With all the social distancing and quarantine rules in effect, there's a good chance you've felt pretty cooped up these past few months. Why not change it up and get outside while staying safe by taking a hike. Taking a stroll through the woods or up a mountain is a perfect way to get a good dose of that sunshine you've been missing while still avoiding large crowds. Plus, taking in the vista from a mountain top is a surefire way to help take your mind off the problems of the world, at least for a while.

Friday, July 31, 2020

7 Tips for Handling Your Children's Questions About Coronavirus

Photo by 5688709 (lenahelfinger)

Every generation has some sort of cultural crisis or touchstone that defines their childhoods. September 11th, the Challenger Explosion, the assassination of President Kennedy, and the attack on Pearl Harbor were defining events for previous generations. For this generation? It's certainly going to be COVID-19. It's impacted every part of their lives. Since the beginning of the year, the way children go to school, see their extended family, or even play with their friends have changed dramatically. Naturally, they have questions about what's going on. Here's some helpful hints to answering their questions in an age-appropriate manner that won't add to their anxiety.

Tuesday, July 21, 2020

8 Tips for Helping Your Pet Adjust When You Stop Working From Home

Photo by 5688709 (pixabay)

2020 has been an unusual year for many. A lot of people spent significant time working from home, avoiding socializing, and in general spending the majority of their time at home. The rapid change in lifestyle wasn't easy for a lot of us. Children and adults all struggled to come to terms with the new normal. One group that enjoyed the new normal? Our pets. Most pets love nothing more than being with their humans, and the requirements of social distancing meant most humans were home more than ever before. As society reopens and people start going back to work and resuming a more typical schedule, it will be our animals who struggle to adjust to a normal that doesn't include their favorite people ready to take them for a romp on the playground equipment whenever they wished.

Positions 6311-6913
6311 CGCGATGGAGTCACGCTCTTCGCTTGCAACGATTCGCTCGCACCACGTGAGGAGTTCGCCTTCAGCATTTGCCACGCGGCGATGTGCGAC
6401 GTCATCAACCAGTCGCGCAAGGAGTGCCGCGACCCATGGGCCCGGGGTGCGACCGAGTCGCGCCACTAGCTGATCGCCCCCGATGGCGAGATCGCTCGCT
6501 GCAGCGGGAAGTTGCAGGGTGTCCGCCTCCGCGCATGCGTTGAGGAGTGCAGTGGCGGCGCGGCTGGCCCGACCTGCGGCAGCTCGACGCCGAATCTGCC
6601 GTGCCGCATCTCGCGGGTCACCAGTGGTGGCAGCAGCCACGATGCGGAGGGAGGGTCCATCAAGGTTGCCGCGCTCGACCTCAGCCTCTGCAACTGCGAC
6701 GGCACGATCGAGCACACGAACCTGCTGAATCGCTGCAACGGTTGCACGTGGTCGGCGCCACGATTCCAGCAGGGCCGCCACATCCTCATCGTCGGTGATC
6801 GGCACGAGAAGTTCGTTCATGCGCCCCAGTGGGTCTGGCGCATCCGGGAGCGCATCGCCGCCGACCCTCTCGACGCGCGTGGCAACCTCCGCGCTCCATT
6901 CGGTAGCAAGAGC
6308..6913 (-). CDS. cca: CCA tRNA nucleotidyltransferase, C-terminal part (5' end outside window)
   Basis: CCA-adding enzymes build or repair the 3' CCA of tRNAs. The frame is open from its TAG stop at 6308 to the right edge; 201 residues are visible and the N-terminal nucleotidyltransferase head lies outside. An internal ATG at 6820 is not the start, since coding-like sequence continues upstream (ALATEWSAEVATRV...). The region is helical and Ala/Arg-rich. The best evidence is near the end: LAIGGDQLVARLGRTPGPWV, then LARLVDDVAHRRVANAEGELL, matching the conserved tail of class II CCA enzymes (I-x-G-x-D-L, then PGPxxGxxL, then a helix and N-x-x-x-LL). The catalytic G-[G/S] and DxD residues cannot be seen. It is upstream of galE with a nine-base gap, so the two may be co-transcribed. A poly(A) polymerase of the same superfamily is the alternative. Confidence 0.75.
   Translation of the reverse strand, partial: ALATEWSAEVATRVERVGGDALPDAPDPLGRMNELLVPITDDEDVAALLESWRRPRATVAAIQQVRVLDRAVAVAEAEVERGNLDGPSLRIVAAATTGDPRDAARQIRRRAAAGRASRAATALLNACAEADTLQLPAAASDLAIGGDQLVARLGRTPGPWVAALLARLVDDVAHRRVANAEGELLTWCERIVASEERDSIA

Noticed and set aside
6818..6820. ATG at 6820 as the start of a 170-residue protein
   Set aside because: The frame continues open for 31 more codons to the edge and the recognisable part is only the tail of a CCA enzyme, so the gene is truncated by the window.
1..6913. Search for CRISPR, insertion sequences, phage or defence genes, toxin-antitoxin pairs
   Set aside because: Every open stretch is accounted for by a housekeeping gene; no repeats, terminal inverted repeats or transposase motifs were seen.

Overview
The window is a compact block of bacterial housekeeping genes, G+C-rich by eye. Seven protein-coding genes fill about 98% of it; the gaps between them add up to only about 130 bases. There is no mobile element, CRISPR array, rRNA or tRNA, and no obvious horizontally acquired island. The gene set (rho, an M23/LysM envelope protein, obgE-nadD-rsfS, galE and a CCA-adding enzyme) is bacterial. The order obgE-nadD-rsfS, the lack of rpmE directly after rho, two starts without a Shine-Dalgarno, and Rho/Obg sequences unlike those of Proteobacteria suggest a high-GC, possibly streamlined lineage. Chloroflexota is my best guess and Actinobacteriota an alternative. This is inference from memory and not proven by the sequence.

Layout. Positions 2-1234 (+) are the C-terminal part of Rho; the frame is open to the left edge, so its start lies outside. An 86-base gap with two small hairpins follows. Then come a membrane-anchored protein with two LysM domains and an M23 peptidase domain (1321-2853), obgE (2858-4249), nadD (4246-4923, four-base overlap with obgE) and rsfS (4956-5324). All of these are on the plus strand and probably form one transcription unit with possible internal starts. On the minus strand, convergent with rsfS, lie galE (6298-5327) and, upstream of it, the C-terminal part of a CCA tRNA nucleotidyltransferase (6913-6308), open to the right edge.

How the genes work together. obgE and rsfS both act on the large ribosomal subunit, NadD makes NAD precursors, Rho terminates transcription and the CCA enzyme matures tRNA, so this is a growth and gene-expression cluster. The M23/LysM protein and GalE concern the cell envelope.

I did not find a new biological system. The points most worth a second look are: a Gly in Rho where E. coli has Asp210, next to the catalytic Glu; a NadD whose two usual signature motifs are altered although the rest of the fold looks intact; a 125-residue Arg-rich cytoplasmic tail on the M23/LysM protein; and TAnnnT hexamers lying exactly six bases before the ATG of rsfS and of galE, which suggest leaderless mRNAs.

Wednesday, July 1, 2020

9 Reasons to Read Bedtime Stories to Your Children

Photo by jarmoluk (pixabay)

It's never too early - or too late - to start reading to your children. When they are babies, you can snuggle them after their bath and enjoy quiet moments with a sweet picture book. Once they get older and start reading themselves, don't give up on bedtime stories. Reid Lyon, of the National Institute of Child Health and Human Development, stated "Neural research shows that when parents and caregivers interact verbally with children - which includes reading to them - kids learn a great deal more than we ever thought possible." Children get so much out of being read to by their parents. So, after a long day of activities and spending time outside getting energy out on playground, here are nine great reasons to make books part of your family's bedtime routine.

Thursday, June 11, 2020

7 Reasons Why This Chaotic, Unstructured Time Can Benefit Your Child

Photo by qimono (pixabay)

Parenting is primarily made up of daily tasks like making sure that homework is done, chores are completed, and everyone gets to bed on time. However, parenting usually has a lot of external structure: The parents leave home to work or go to appointments, and children go to school and activities. These daily doings give our lives external structure and create a built-in rhythm to our days. The standard advice after an emergency, like a hurricane or earthquake, is to get into a new routine as quickly as possible. The structure of routine helps children feel reassured and gives them a sense of consistency.

The COVID-19 pandemic, however, is a crisis that's unprecedented. Some states don't know when school will reopen as normal. Parents and children accustomed to leaving home for portions of the day now have long stretches of days when no family member leaves home. The good news, though, is that while your children may not be going to school, being idle at home can be good for them, too.

Monday, June 1, 2020

National Lyme Disease Awareness Month: How to Protect Yourself, Loved Ones, and Pets

Photo by Mabel Amber (pixabay)

May is National Lyme Disease Awareness Month. Spread by infected ticks via biting, the CDC estimates that about 300,000 infections are reported annually. Do you spend time in grassy or wooded areas? If so, you are at risk of being bitten by a tick carrying the disease. People who live or visit the Mid-Atlantic states, New England, and the upper Midwest are the most significant risk. However, ticks carrying the disease are also found in neighboring states, and some areas of California, Washington, and Oregon. No matter your location, you can take preventions to ensure that a fun afternoon spent on playground equipment doesn't result in a bite by an infected tick.